Friday, April 4, 2014

Brushy Mountain's "Back to Basics" April

Back to the Basics

You have set up your hives and installed your bees with the queen cage attached to a frame. We know that you are eager to check on them to see how they are doing but disrupting the colony will hinder them. Give them time to acclimate to the new queen and release her on their own (will typically take 5 to 7 days). Once you have given them time to release the queen on their own, you can open up your hive and see your bees hard at work!

When you first open your hive to remove the queen cage, you may notice no substantial changes. Your bees are working frantically to draw out comb, giving space for your queen to lay her eggs and room to store their nectar. There will be some foraging bees sent out to bring in nectar and pollen but the majority of the force will be building up the frames. Providing feed during this time is vital. As the bees work the frames, they will be consuming feed almost as fast as you are providing it for them. Ensure they have the feed they need!
Other things to be aware of:
  • Don’t be frightened to find that your colony seems smaller then when you installed it. This is a new colony and it will take them time before they will grow in population. The population will begin to decrease before it starts increasing because the newly laid eggs must be raised out to replace the older bees.
  • As the bees begin to work the frames, drawing out foundation, they may draw out a queen cup. There is no reason to fret. A queen cup does not mean your hive is queen-less, but is a precautionary measure your worker bees take to ensure they can raise a new queen quickly if something were to happen with the current queen. A queen cup is a single cup which is located in the middle of the frame, and will not have an or larva inside.
  • When you begin working your hive, your first instincts are to look for the queen. The queen is one of thousands of bees throughout the hive. Although she is much larger than the worker bee, she will be extremely hard if not impossible to find. An alternative is to check the frames for eggs. Eggs signify that the queen has been released and is laying. Eggs are also difficult to see (less difficult than finding the queen) but they appear as small white kernels that are similar to rice.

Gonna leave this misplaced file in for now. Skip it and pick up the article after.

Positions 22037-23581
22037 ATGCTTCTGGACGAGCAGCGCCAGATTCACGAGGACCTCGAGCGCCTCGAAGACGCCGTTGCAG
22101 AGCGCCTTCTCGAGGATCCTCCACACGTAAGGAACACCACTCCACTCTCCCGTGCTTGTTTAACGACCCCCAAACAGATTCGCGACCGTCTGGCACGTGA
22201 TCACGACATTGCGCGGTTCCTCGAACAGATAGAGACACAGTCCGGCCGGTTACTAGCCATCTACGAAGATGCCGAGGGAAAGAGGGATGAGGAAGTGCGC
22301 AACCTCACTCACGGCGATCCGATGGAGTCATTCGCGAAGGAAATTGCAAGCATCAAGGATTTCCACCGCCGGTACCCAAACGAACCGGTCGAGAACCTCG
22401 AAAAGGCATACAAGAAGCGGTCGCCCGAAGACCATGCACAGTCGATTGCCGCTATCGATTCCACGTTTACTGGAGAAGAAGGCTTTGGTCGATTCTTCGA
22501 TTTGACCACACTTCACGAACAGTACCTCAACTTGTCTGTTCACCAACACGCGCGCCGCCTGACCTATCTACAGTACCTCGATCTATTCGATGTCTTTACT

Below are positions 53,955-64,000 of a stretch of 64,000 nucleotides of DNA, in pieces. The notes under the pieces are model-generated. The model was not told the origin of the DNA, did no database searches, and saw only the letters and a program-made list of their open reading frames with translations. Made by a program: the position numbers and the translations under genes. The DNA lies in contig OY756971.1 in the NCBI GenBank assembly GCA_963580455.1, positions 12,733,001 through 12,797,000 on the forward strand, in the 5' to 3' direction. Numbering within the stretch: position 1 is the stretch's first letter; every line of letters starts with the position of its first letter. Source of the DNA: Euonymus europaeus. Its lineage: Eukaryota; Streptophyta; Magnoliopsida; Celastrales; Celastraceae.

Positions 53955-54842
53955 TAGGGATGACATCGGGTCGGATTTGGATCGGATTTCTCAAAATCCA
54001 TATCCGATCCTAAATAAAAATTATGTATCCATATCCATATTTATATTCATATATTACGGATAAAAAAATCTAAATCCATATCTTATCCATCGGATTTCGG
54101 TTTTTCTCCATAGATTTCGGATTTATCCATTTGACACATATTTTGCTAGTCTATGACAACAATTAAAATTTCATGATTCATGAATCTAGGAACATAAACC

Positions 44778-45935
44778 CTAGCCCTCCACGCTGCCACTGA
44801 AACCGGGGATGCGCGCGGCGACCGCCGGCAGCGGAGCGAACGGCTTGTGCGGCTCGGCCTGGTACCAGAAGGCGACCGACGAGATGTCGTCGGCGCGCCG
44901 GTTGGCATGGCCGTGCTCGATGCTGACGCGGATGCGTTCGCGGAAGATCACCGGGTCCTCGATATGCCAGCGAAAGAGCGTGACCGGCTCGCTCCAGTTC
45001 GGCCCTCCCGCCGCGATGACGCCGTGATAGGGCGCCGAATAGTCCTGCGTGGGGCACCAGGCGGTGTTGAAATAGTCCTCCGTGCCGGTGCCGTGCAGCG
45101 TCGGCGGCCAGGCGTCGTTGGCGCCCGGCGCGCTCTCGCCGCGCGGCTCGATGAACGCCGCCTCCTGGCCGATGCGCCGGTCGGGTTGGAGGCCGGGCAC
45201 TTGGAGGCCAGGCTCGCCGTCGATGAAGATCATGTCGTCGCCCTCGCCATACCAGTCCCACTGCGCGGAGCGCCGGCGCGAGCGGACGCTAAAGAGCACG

Installing your package is just one of the first steps into this exciting hobby. Once your queen has been released and starts laying eggs, you will begin to see a large field force in your garden, buzzing from flower to flower.
Here are some helpful hints to help you in these beginning months:
  • Even though you see that your bees are bringing in nectar and pollen, feed still needs to be provided for the colony. They are still trying to build their honey stores and if there are days when it is rainy, your bees will need that feed. However, you should remove the feeder once you add the first honey super. We want to harvest honey, not sugar water!
  • A great looking brood frame will have a central section of brood in different stages. You should find eggs, larvae and capped brood. If you find that your brood frames are spotty (small patches of brood with many empty cells around the brood patches) you could have an under-productive queen. This can happen with a newly installed package, as the queen gets settled into her new environment. If the problem persists, she may need to be replaced.
  • Once you find that your outer frames are being worked and comb is beginning to be drawn out on them, it is time to add on the next brood chamber. The rule of thumb is that if 6 to 7 of your frames are drawn out, add the next super. Adding the next story will give your queen the space she needs to lay and can alleviate congestion in the hive.
With the first steps behind you, you will begin to see the true joy of beekeeping. Keep feeding your bees and let them build up in population.  


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